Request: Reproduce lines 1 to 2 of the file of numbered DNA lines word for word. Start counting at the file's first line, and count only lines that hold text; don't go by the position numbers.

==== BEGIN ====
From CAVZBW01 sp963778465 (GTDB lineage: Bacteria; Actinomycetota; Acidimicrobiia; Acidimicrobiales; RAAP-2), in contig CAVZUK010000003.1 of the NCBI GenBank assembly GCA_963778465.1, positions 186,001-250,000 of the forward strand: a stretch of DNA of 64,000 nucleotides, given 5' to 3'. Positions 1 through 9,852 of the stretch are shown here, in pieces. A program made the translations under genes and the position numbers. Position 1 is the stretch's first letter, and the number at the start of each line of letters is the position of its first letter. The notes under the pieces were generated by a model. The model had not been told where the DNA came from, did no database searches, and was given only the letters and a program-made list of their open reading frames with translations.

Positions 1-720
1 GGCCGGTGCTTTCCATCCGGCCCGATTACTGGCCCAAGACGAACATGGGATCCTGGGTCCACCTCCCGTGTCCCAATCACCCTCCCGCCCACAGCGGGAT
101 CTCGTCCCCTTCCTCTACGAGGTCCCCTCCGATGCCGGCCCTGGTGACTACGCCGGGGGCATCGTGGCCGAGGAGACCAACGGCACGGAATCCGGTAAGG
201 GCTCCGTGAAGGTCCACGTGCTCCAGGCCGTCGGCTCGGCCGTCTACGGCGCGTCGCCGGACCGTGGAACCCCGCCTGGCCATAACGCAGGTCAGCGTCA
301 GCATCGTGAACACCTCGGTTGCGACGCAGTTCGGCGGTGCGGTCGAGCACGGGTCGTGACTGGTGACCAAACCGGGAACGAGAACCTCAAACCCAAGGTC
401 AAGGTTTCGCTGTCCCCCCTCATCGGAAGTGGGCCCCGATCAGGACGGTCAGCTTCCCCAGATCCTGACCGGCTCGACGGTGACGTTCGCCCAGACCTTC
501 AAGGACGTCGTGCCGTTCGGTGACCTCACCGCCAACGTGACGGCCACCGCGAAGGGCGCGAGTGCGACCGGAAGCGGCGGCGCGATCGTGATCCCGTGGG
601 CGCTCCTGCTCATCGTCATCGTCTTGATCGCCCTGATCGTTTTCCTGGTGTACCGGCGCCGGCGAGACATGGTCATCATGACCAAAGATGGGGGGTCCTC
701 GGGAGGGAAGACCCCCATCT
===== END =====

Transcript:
From CAVZBW01 sp963778465 (GTDB lineage: Bacteria; Actinomycetota; Acidimicrobiia; Acidimicrobiales; RAAP-2), in contig CAVZUK010000003.1 of the NCBI GenBank assembly GCA_963778465.1, positions 186,001-250,000 of the forward strand: a stretch of DNA of 64,000 nucleotides, given 5' to 3'. Positions 1 through 9,852 of the stretch are shown here, in pieces. A program made the translations under genes and the position numbers. Position 1 is the stretch's first letter, and the number at the start of each line of letters is the position of its first letter. The notes under the pieces were generated by a model. The model had not been told where the DNA came from, did no database searches, and was given only the letters and a program-made list of their open reading frames with translations.

Positions 1-720